Thursday, May 31, 2012

A Day at Simon's Pottery Barn

As is the case with all craft books, the time comes when it must be photographed. In most cases, the process of organizing a photo shoot is the most anxiety-filled part of making a book. I think it has something to do with how quickly it must be done. And how this is your "one shot" to get it right. And there are so many things that can go wrong, like bad weather, or clothes that don't fit, or models that have totally different hair than they had in their head shots (or models that just don't show up). Thankfully, the photo shoot for the pottery book I am editing for STC Craft--Simon Leach's Pottery Handbook--had none of these problems. In fact, it was one of the most serene and lovely photo shoots I have ever attended. And that's really saying something.

Here's why:
1) I hired Jared Flood (aka Brooklyn Tweed) to shoot the book and Karen Schaupeter to style it. Aside from being insanely talented, both of these people are professional when needed, and a total hoot the rest of the time. Plus, they are excellent road trip buddies!

2) There were no models, no make-up or hair stylists, no assistants, no wardrobe, no props, nothing. Just simple, guerrilla shooting at its finest.

3) Simon lives way out in the middle of nowhere Pennsylvania (on what I cannot stop referring to as a Pottery Barn). There were green growing things and old stone houses, handmade bridges and abandoned refineries, wildflowers and rain. It was lush and lovely.

4) There were pots....lots and lots of pots...strewn about, sitting in rows, stacked one atop the other, some glazed, some freshly thrown, some bisqued. All of them, absolutely gorgeous. Even after two days, I was still finding new treasures on the shelves.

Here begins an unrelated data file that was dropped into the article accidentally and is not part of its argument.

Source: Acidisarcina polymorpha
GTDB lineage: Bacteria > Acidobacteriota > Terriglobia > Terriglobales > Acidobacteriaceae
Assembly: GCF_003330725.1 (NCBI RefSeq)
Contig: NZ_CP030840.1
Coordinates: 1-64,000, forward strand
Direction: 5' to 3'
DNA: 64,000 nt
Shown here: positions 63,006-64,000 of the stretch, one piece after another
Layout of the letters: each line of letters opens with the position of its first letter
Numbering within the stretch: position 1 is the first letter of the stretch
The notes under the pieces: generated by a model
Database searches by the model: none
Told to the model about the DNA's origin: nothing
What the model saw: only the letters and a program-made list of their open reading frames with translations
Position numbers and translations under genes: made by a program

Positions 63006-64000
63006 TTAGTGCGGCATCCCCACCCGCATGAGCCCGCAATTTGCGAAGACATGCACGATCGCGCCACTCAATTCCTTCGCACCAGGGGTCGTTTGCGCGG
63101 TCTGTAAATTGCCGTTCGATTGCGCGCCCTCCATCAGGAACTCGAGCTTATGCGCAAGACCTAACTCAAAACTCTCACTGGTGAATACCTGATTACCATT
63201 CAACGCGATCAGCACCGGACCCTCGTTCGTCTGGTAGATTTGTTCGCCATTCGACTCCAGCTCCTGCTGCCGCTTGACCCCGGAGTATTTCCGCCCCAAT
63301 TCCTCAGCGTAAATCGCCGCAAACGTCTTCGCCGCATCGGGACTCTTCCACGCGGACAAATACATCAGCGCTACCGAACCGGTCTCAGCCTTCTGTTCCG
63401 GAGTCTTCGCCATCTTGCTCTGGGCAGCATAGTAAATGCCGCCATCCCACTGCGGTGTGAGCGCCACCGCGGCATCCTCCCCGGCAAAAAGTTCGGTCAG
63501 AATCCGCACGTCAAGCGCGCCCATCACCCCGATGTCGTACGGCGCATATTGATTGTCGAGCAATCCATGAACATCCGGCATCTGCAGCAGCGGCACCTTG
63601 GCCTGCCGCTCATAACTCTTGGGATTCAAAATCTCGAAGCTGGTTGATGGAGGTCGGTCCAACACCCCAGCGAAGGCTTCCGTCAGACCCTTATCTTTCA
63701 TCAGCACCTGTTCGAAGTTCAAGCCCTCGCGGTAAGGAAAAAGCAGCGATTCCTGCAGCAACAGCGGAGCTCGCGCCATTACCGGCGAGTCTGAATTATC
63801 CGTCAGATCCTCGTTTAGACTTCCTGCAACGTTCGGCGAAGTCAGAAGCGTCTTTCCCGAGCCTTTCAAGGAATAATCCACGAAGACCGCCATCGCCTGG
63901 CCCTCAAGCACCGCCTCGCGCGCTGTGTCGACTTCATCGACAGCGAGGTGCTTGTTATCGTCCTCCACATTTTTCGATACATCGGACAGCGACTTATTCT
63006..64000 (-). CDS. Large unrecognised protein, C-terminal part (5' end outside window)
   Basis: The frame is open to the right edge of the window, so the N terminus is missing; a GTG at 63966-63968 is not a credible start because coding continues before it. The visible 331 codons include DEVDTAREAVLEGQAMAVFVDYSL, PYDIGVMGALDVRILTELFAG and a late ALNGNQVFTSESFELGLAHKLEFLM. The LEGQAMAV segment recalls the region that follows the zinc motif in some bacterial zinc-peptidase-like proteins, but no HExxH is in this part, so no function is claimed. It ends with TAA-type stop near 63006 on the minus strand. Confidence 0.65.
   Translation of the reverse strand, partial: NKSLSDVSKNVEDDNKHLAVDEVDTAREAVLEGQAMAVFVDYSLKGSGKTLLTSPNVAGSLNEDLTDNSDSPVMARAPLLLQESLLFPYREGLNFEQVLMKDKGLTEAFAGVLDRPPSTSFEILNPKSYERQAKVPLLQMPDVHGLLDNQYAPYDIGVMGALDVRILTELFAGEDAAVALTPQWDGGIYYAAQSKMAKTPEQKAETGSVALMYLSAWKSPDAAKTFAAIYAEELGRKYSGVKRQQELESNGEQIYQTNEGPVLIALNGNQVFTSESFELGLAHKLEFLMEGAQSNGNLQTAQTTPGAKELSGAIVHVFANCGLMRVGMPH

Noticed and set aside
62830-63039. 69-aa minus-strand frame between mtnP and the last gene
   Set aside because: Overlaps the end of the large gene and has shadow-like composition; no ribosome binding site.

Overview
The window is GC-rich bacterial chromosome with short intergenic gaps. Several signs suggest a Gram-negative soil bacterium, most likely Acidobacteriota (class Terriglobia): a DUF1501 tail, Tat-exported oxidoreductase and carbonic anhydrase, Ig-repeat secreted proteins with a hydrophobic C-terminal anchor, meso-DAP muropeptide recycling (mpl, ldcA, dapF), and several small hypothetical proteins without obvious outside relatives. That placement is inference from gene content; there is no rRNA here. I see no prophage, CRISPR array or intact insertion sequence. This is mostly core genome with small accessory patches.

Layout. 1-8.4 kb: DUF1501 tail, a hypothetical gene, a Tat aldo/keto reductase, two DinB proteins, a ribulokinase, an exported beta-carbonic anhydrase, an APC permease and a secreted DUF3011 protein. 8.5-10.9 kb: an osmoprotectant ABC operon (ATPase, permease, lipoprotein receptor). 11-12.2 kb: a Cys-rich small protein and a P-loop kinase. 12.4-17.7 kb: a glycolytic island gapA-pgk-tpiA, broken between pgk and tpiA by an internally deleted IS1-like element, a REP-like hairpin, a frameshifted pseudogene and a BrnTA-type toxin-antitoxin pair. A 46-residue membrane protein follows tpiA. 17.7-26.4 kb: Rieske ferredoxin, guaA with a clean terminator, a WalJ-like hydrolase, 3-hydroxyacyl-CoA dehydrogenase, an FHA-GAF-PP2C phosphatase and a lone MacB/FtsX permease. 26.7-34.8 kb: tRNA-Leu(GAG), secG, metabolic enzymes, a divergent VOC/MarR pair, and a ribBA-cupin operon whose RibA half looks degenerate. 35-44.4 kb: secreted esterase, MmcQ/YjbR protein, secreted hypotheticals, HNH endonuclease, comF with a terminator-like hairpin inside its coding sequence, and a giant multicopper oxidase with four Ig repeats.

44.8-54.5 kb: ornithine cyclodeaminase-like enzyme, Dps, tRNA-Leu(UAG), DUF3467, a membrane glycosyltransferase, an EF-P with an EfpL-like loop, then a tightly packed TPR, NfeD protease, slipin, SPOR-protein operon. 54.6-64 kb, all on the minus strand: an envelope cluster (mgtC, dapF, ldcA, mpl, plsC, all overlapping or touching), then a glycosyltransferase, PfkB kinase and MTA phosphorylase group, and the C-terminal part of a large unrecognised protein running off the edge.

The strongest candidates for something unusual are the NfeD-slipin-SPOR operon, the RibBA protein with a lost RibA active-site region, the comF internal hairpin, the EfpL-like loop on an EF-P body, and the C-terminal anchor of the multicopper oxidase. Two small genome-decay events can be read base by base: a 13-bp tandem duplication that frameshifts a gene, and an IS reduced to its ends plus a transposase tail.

When we first arrived, Jared had barely parked the car before he leapt out and started snapping pictures. It was all so picturesque that I think we all worried it was going to evaporate into the mist like Brigadoon. After Jared snapped some environmental pics and got it out of his system, Simon brewed us a pot of coffee (served in his homemade mugs, of course) and we turned our attention to the shoot list.
Karen got to work creating still-life arrangements.
And when Simon wasn't busy throwing pots for us to photograph (very much like a short-order cook), and when Bruce wasn't busy answering my many questions about what we actually included in the manuscript, they busied themselves with bocci on the front lawn.  
Jared, I would say, had the roughest job of all. Not only did he have to hold up that camera for two days straight (no tripods here!), he also had to get in real close when we were removing pots from the raku kiln, nearly choking to death on the smoke. Luckily, he found a respirator right fast. Safety first! 
As for me? Once everything was rolling, I mostly played with this cat. After the first few shots, Jared and Karen got into a groove, so it was just a matter of approving shots and crossing items off a list, all of which can be done from a grassy spot on the lawn with a cat on your lap.
And of course, I also tried to pick up tips for my own pottery making where I could. Like studying these tutorials of the various phases of making a cylinder.
And admiring the perfect thinness of this porcelain bowl, wondering if my walls will ever look so peacefully uniform. As Simon would recommend, I shall "keep practicing."

(If you, too, need to keep practicing, you should really check out Simon's YouTube videos, which are mesmerizing.)

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